Virginia Tech's Lane Stadium Is a Hostile Environment for Visiting Teams

By Mark Viera
Washington Post Staff Writer
Saturday, September 26, 2009

BLACKSBURG, Va., Sept. 25 -- Before every third-down play, Virginia Tech fans at Lane Stadium jingle their keys to signify a key play. Before the fourth quarter starts, they do the Hokie Pokie. And before the team takes the field, they jump.

With Metallica's "Enter Sandman" blaring and fans bouncing around, the Hokies' goose-bump-raising entrance onto the field has become one of the trademarks of a fall Saturday in Blacksburg. It has also helped to make Lane Stadium one of the most hostile, intimidating environments for a visiting team in college football.

That atmosphere will be on full display Saturday, when No. 9 Miami (2-0, 2-0 ACC) takes on No. 11 Virginia Tech (2-1, 0-0) in the most important conference game of the year so far. Lane Stadium, where the Hokies are 38-5 since 2003, will provide the home-field advantage that Virginia Tech might need to overcome the surging Hurricanes, a rival from the teams' days in the Big East.

"This is going to be a big challenge for us," Miami Coach Randy Shannon said of playing in Blacksburg. "The stadium is unbelievable. The fans are unbelievable."

On Saturday, there will be plenty on the line. The winner would establish itself as the team to beat in the ACC. With wins over Florida State and Georgia Tech, Miami put itself in the driver's seat with a favorable remaining conference schedule after Saturday's game. Virginia Tech, meanwhile, would like to make a bold statement to the rest of the conference by knocking off Miami in its ACC opener.

"Everybody wants a playoff? We're in one," said Charley Wiles, the Hokies' defensive line coach. "This is an ACC championship football game. It just happens to be in September."

With playoff stakes comes a playoff setting. That starts with "Enter Sandman."

The famed entrance was created because Virginia Tech erected a scoreboard, before the 2000 season, with a large video screen and the university's athletics marketing team wanted to create an entrance video for the Hokies. While the film production was contracted to a producer, it was up to the marketers to find the right music.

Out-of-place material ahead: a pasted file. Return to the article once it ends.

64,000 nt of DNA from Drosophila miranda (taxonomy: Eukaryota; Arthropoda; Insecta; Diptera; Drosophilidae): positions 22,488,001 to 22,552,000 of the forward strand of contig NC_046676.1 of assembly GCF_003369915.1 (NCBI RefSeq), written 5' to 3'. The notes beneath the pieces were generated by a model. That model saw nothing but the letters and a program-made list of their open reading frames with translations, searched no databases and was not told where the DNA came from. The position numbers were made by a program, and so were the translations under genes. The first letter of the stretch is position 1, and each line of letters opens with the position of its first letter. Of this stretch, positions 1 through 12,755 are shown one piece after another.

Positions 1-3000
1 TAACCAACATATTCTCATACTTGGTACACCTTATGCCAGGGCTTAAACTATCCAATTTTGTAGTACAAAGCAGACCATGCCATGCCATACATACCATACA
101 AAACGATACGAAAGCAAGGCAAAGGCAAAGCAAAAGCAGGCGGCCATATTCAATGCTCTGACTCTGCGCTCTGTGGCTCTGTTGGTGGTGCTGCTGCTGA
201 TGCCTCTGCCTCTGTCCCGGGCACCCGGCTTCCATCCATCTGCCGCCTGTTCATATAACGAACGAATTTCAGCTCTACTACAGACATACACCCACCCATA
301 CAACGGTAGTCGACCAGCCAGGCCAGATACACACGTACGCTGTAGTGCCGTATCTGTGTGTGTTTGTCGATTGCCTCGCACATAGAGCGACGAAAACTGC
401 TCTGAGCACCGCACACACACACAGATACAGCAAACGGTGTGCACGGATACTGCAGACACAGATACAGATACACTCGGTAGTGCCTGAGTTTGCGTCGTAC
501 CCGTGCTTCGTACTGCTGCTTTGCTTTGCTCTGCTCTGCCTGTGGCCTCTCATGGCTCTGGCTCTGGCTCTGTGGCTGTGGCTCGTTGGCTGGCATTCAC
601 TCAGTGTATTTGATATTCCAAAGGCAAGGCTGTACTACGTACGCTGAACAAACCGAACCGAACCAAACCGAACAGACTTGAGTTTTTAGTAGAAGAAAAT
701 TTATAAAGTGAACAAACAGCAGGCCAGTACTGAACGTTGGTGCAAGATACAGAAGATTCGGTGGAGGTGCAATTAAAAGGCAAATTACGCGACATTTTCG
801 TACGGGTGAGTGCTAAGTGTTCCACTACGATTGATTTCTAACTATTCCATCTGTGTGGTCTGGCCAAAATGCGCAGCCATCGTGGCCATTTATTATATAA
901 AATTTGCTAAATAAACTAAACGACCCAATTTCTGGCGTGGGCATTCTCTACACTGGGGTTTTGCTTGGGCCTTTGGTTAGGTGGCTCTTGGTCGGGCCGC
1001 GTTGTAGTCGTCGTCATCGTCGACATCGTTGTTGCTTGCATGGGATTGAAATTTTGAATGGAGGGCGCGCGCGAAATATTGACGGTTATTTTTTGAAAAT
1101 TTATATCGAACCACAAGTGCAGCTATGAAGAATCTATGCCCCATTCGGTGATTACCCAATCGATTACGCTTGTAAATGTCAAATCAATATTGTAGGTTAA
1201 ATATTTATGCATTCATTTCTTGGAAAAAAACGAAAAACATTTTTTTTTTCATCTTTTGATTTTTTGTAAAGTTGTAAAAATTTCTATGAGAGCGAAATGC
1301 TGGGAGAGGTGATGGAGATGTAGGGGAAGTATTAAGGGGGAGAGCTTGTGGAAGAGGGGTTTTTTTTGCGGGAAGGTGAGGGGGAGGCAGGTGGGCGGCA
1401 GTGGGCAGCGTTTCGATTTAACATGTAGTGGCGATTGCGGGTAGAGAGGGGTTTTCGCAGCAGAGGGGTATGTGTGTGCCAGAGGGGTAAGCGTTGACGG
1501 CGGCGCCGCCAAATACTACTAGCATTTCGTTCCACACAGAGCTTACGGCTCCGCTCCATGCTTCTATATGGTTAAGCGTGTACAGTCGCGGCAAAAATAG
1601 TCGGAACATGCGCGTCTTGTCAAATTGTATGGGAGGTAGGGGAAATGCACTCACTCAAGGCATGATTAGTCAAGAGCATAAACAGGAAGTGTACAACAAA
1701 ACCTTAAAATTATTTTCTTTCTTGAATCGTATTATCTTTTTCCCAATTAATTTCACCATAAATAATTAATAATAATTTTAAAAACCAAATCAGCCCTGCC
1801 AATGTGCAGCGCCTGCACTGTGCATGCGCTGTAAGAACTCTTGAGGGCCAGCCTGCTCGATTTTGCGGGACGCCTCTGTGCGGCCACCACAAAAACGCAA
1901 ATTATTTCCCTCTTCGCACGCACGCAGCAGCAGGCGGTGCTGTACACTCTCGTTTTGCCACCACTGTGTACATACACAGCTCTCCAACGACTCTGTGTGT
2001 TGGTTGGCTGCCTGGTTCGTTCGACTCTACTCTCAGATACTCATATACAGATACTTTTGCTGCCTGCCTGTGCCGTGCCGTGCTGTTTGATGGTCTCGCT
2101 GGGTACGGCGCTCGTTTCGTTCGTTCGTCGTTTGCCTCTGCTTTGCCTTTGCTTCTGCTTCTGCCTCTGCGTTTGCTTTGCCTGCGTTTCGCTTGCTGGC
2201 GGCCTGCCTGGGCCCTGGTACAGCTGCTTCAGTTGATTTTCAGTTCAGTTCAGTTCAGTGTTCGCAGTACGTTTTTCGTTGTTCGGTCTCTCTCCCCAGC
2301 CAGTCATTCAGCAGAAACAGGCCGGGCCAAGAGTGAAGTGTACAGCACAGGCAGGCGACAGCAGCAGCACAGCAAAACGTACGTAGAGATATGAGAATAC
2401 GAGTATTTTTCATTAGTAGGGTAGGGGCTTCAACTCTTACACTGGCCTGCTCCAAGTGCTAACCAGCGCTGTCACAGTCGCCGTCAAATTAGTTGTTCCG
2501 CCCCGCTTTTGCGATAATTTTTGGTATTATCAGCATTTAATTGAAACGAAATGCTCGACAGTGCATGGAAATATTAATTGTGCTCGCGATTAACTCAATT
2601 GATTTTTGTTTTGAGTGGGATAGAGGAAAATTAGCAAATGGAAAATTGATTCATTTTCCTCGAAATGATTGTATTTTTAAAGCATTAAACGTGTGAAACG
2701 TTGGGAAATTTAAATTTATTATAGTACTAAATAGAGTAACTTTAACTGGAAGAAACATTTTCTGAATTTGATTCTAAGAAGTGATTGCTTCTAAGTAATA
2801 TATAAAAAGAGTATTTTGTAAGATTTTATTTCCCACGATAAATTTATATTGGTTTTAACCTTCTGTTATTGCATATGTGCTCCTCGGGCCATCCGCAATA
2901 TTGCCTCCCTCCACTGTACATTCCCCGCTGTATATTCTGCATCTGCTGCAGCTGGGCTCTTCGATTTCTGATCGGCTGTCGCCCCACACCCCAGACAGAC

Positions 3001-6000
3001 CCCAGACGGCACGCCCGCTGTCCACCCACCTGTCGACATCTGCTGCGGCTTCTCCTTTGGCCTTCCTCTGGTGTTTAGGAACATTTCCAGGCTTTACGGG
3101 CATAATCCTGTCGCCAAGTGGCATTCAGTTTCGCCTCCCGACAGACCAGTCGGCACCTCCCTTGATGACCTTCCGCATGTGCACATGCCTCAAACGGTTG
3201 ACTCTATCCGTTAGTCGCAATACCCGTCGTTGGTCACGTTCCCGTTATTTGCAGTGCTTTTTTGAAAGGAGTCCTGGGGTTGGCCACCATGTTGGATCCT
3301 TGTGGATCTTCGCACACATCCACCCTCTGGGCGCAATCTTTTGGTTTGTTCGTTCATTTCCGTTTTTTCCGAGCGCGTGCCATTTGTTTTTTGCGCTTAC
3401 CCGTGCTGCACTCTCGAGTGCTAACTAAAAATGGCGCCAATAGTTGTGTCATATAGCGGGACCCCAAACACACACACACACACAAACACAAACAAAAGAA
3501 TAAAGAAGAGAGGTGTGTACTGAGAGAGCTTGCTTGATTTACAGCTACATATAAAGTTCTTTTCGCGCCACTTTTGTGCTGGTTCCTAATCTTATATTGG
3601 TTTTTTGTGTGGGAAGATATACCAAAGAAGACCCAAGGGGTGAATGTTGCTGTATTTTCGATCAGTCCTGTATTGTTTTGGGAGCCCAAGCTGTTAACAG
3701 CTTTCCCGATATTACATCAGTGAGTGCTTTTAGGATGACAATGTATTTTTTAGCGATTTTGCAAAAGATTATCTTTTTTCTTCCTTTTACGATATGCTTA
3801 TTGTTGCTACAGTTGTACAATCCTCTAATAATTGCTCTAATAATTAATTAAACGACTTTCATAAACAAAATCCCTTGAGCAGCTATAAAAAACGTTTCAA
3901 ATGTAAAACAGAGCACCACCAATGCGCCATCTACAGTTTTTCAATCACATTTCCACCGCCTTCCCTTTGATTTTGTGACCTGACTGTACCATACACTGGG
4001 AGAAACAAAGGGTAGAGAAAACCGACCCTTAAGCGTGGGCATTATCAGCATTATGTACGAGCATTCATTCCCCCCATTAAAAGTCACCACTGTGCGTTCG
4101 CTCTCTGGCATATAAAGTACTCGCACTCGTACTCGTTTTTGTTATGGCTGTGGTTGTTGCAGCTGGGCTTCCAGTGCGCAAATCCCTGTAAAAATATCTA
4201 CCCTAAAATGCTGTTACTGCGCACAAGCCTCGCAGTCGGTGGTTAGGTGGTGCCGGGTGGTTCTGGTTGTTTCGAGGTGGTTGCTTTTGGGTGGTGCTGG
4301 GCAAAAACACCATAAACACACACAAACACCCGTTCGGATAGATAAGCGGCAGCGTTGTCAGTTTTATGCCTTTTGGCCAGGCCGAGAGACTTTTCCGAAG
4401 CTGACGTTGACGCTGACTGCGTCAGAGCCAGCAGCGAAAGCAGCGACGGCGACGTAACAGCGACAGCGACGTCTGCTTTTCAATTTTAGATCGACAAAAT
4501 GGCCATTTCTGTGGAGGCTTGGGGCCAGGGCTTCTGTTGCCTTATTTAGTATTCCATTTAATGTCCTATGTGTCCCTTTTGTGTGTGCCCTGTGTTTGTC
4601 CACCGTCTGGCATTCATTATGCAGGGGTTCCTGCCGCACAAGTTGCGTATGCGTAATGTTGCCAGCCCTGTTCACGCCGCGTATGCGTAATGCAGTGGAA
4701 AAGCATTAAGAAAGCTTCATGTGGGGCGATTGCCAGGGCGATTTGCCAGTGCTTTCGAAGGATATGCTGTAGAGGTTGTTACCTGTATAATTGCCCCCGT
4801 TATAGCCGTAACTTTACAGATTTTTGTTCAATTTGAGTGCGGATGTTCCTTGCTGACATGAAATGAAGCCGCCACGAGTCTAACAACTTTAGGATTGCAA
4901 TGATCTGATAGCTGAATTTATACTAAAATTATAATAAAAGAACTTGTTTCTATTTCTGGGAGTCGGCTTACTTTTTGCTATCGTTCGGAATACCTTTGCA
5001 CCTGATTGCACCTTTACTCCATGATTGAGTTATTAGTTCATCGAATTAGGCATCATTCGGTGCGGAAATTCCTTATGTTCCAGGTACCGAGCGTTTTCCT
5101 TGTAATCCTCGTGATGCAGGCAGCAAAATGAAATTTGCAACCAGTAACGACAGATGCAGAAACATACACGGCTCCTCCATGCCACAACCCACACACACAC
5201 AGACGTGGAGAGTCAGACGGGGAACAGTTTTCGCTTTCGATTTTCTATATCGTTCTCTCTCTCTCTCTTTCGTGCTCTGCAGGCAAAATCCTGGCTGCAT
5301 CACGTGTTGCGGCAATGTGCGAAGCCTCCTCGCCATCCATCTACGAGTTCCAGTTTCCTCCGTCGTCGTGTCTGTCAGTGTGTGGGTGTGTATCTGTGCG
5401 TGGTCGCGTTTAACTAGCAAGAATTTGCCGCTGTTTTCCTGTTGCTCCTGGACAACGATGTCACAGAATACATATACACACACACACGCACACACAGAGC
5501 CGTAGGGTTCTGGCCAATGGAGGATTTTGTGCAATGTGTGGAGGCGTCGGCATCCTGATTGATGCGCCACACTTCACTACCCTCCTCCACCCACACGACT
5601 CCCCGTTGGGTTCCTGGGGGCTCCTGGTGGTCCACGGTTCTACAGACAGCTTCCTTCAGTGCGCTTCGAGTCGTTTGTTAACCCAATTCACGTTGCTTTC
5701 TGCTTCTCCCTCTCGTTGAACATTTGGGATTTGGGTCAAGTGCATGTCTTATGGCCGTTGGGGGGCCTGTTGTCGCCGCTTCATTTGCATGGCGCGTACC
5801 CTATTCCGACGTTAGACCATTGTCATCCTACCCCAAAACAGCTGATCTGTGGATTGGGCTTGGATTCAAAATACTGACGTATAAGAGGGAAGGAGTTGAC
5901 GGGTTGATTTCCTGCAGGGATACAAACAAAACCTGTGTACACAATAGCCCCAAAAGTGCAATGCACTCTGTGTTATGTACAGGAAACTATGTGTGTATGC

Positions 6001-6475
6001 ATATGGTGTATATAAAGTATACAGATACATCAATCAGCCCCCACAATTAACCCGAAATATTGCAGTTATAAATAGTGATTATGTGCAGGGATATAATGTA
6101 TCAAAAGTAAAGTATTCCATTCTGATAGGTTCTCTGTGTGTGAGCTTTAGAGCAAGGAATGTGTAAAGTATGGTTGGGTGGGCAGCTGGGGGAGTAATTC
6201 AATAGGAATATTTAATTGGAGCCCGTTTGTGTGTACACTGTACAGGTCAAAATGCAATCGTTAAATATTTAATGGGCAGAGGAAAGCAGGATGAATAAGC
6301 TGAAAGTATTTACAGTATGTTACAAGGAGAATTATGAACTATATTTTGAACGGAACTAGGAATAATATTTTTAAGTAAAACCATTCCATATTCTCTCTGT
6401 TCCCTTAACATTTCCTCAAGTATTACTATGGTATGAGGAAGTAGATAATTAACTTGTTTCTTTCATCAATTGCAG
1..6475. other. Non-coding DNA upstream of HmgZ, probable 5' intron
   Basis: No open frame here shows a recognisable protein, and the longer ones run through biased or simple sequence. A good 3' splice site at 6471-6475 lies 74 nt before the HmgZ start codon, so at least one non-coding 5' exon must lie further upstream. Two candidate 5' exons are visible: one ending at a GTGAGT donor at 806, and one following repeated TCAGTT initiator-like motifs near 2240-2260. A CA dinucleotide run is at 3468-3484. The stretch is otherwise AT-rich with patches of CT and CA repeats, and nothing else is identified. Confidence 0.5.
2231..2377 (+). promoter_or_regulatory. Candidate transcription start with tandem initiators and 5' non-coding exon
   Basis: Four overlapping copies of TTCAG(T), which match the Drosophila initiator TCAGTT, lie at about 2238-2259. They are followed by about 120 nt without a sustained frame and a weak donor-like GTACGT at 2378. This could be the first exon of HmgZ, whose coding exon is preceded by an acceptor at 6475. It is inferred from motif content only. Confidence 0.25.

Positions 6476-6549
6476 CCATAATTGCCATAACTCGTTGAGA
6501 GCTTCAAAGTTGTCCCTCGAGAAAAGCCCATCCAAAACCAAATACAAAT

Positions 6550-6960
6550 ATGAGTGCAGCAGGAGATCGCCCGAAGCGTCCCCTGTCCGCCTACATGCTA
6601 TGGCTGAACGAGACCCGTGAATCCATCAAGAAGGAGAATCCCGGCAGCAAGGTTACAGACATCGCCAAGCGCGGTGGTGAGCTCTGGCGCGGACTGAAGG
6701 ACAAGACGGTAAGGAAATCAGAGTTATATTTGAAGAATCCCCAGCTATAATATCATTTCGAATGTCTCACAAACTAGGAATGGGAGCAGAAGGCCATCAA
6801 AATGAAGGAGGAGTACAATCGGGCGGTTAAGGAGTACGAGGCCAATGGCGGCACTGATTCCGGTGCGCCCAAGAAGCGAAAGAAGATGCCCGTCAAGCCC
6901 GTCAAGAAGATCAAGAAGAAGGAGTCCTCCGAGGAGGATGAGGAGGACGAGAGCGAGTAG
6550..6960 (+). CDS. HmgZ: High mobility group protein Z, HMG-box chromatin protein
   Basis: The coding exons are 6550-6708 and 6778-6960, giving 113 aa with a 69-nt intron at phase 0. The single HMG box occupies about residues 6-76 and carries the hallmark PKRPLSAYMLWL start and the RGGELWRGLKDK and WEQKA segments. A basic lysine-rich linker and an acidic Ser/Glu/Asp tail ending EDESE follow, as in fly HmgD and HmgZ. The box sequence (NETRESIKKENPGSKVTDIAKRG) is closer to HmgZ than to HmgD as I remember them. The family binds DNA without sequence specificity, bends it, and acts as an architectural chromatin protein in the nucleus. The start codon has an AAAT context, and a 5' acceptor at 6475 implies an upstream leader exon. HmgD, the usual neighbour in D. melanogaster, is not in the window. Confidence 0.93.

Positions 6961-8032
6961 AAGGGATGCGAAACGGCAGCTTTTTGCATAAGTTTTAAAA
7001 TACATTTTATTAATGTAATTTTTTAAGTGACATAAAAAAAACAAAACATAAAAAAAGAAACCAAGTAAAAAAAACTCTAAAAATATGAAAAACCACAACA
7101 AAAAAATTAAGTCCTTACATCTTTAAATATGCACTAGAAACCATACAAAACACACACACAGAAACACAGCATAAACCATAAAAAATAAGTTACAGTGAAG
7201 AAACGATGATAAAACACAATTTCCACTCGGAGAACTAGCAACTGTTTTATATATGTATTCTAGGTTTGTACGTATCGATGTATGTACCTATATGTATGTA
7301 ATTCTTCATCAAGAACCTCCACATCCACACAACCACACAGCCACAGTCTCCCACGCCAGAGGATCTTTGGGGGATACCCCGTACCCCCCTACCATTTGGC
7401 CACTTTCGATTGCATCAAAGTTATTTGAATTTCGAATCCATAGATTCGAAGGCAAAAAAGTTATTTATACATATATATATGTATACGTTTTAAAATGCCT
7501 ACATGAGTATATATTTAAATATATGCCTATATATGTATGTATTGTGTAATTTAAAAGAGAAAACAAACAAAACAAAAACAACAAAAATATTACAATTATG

There were a handful of songs in consideration, including "Welcome to the Jungle" by Guns N' Roses and the Alan Parsons Project's "Sirius," which already had gained attention as the Chicago Bulls' entrance music. Virginia Tech's marketing team settled on Metallica's "Enter Sandman."

"For me, it was great because of the rhythm of it," said Roger Springfield, the producer of the Hokies' original "Enter Sandman" video who now works as the director of media properties and production at Syracuse University. "The beats in it, the rhythm -- for editing purposes, it lent itself well to what we were talking about doing."

"Enter Sandman" was first used at Lane Stadium for the 2000 season opener against Georgia Tech. Although the game was canceled before kickoff because of torrential rain and lightning, the song had caught on.

The second element of the "Enter Sandman" mystique came later. Before one particularly chilly night game, some of the Virginia Tech marching band members started jumping up and down to keep warm before the team's entrance. Soon, everyone copied.

"The next thing you know the whole band is jumping up and down," David McKee, the director of the Marching Virginians, said in a telephone interview. "And then next thing you know the whole stadium is jumping up and down. It was one of those accidental traditions."

Since 2000, "Enter Sandman" has woven itself into the fabric of the community. The song can often be heard downtown, blasting from passing cars or from inside the bars.

Tim East was then the assistant athletic director of marketing and promotions who oversaw the first "Enter Sandman" video. Asked recently if he could have envisioned the song's popularity, East said, "Not in my wildest imagination."

"Enter Sandman" is one element that feeds into the frenzied scene at Virginia Tech home games. Some visiting players relish it. For others, it is a headache.

"Who doesn't want to play in a hostile crowd, go out and have fun?" Miami quarterback Jacory Harris said. "I'm not a cocky, arrogant player, but I like playing away. At the end, when you see the fans, you want to see them with stunned faces."

But Miami tackle Matt Pipho said it could get so loud at Lane Stadium, "you can't even hear yourself thinking." Hurricanes strong safety Randy Phillips said he has "had some pretty bad experiences" in Blacksburg because of Virginia Tech's rowdy fans.

When it gets loud and the snap count becomes inaudible, visiting offensive linemen sometimes hold and squeeze each other's hands to know when the ball is hiked (86 false-start penalties have been called at Lane Stadium since 2003). At other times, quarterbacks have to walk to wide receivers and offensive linemen to make pre-snap calls.

On Saturday, Virginia Tech will have a frenetic supporting cast at the Lane Stadium. But for all the chaos among the thousands at the game, the ones with the most direct impact will be the ones doing the playing, not the cheering.

"We feel like we've got a tough place to play, but we've got to go play," Bud Foster, the Hokies' defensive coordinator, said earlier this season. "Those 67,000 people don't strap on the Riddell. Those 11 guys on the field do."

Staff writer Amy Shipley in Miami contributed to this report.


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